Our Metallurgist, Jack Clemson celebrates his 81st Birthday and over 65 years working in Metallurgy.
In 1954, at 15 years old, Jack Clemson, started as a lab assistant at Joseph Sankey – Manor Works. Jack worked in the Chemical lab carrying out routine chemical analysis, water treatment, gas analysis and coal analysis.
Jack then joined their apprentice scheme in 1956, where for 6 months he trained in general engineering and visited the Albert Street works of Joseph Sankey to perform Chemical analysis, Mechanical Testing, Non destructive Testing and Radiography. Jack then move to their GKN Group Research for 6 months and then returned to the Manor works site as a lab assistant carrying out work at a senior level.
In 1960, Jack joined Ford Motor Company in Birmingham as an ‘experimental Metallurgist’ which entailed Metallurgy carrying out Failure Investigations on prototype parts and the evaluation of different materials. Jack ran a small radiography section and heat treatment. Ford moved, so Jack finished off his studies in Advanced Diploma in Metallurgy at Wednesbury Technical College and where Jack could be a member of the Institute of Metallurgists.
In August 1968 Jack joined Reynolds Tube Company in Tysley, Birmingham (Part of the TI Group) as Chief Metallographer, testing tubes extrusions, flash butt welded wings for Aerospace sector. After 5 years Jack then started at Brockhouse Transmissions as Chief Metallurgist running the metallurgy department, Heat Treatment testing and drawing up specifications for H-eat Treatment of gears.
Jack was soon promoted to assistant Quality Manager introducing quality systems and methods of testing. While at Brockhouse Transmissions, Jack visited the USA to sort out methods and materials for the transmissions changing them from American to British standards/Methods.
In 1979 Brockhouse put in their own Heat Treatment facility with Jack purchasing & installing the equipment at Brockhouse Chatwins (Tool Makers). Within that time Brockhouse brought EPCO where Jack then saw the quality systems introduced and blend with Chatwins. During this time Jack was also the Group Metallurgist overseeing 5 companies.
Unfortunately, after the company lost a major order, Jack was made redundant in 1983 and so went on to set up CS Laboratory Services in 1984. Teaming up with business partner and lifelong friend, Alan Stanway they bought equipment and refurbed the premises to create a laboratory. Both investing £10,000 each and using their houses at collateral.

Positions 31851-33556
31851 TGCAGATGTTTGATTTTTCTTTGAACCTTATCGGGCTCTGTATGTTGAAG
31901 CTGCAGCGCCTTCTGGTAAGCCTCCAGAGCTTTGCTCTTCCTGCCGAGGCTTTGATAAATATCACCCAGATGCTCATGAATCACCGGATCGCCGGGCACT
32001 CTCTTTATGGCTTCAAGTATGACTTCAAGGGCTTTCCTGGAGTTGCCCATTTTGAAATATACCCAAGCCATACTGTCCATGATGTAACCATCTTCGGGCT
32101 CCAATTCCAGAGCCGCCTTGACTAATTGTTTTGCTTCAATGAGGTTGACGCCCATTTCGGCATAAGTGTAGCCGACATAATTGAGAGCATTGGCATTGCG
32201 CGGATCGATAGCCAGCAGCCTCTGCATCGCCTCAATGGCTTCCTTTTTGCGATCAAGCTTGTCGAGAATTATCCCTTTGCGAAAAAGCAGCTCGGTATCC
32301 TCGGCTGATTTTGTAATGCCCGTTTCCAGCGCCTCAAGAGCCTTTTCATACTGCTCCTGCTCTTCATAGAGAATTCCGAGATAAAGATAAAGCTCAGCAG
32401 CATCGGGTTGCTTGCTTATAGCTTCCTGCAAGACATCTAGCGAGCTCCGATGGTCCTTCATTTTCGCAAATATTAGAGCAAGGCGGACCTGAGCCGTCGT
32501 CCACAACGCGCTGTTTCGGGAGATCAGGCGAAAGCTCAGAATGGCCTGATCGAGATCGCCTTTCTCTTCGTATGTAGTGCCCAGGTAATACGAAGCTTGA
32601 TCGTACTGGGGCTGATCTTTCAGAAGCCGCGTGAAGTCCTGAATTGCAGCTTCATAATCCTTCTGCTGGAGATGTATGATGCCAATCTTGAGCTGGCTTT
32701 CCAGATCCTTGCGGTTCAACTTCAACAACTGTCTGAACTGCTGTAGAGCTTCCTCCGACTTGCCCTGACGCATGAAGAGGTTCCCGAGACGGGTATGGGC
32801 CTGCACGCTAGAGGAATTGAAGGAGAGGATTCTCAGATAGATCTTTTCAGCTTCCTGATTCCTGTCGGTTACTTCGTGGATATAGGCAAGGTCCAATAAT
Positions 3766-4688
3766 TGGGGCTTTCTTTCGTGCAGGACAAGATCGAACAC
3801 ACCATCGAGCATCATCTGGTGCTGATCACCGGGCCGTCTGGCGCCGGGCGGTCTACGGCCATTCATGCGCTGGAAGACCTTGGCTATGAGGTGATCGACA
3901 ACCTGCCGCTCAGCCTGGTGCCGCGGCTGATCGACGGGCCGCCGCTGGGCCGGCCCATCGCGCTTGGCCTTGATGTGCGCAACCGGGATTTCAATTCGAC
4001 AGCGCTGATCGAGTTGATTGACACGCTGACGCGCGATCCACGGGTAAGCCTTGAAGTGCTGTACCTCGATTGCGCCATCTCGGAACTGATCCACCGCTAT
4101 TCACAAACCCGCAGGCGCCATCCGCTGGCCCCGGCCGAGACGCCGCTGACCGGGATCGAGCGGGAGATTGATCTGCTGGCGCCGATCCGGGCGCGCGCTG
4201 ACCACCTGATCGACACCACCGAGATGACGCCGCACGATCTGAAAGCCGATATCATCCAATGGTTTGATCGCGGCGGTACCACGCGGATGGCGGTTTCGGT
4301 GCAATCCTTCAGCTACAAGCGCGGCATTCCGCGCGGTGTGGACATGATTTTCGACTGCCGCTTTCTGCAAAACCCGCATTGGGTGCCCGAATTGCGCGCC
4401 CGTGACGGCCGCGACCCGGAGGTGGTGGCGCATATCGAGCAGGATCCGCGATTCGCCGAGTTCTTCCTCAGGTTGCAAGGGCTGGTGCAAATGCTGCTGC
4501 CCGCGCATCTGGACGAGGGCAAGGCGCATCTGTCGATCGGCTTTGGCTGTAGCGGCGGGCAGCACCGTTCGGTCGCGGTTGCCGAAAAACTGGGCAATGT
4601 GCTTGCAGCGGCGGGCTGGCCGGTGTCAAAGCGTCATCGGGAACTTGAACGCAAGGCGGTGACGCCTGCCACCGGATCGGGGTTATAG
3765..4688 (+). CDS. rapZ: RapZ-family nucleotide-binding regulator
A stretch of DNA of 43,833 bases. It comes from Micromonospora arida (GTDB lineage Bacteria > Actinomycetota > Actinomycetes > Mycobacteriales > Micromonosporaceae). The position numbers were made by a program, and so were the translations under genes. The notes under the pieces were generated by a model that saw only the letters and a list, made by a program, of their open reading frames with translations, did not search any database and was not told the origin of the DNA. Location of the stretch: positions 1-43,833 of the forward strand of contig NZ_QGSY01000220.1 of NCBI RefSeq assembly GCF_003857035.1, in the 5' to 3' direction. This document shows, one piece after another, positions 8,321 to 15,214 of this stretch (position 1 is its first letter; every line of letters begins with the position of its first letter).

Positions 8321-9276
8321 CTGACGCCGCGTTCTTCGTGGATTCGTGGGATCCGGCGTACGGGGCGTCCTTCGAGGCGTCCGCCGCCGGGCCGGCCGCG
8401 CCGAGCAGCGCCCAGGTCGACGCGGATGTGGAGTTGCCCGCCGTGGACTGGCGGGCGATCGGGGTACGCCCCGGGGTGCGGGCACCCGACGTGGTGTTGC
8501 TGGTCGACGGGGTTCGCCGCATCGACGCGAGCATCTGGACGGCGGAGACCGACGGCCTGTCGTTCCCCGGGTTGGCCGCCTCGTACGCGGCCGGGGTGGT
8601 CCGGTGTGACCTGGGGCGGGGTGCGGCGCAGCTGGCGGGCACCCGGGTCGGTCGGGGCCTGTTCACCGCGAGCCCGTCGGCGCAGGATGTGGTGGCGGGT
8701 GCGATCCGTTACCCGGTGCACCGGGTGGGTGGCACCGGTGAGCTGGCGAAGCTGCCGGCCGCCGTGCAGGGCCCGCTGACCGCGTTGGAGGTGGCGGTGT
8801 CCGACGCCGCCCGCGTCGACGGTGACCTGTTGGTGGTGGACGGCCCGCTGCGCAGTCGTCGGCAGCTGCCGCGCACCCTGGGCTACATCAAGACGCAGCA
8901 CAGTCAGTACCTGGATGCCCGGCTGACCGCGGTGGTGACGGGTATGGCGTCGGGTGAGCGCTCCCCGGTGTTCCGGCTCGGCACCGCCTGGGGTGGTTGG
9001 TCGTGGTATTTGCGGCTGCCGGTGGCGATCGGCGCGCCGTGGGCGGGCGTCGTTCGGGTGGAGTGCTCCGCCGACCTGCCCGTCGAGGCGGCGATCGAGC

In 1986 – CS Laboratory Services won the Chamber of Commerce awards for Best Small Business of the Year. In 1990 CS Labs moved to a larger premise in Bilston and then in 2002 due to Jacks business Partner wanting to retire. Jack then worked part time until 2009 supporting the new business owners.
In 2010 Jack was contacted to run the Corrosion department at Rotech Laboratories. Jack began work as a metallurgist in the Metallurgy Department carrying out a range of Metallurgical tests including Micro examination, Macro examination, corrosion testing as well as building the Heat Treatment furnaces. Jack currently works 3 days a week and is a well-loved member of the Rotech team. His experience and unequivocal knowledge is a great asset to Rotech. Jack, Dip. Met., C. Eng. M.I.M., A.I.I.M, celebrates his 81st Birthday today and is not looking to retire anytime soon!
Jack has seen many testing technique developments over his 65 years of working in metallurgy as well as the implementation of information technology. Jack describes the differences within the testing industry being:
o Chemical analysis was carried out by ‘wet’ analysis (called wet chemistry since most analysing is done in the liquid phase) but is now performed by spark optical emission spectroscopy.
o Tensile Testing was originally carried out by hand but now is done by machine and creates a load extension curve which works out the proof stress.
o Water Treatments and Coal Testing seems to have disappeared.
o Nitrogen is now used as a gas carrier for Heat Treatment.
o Surface coating was only research but is now found throughout laboratories.
o Microscopes were manual but are now digital.
o Hardness Machines are now digital.
o Photography has gone from film to digital.
o Case Depth – Manual Hardness check and measure between impressions, a graph was then drawn by hand but is now done digitally.
o Mounting micro examination previously worked by using a hydraulic jack and a heating coil around the specimen holder and now the mounting press is all in one and controlled by computer.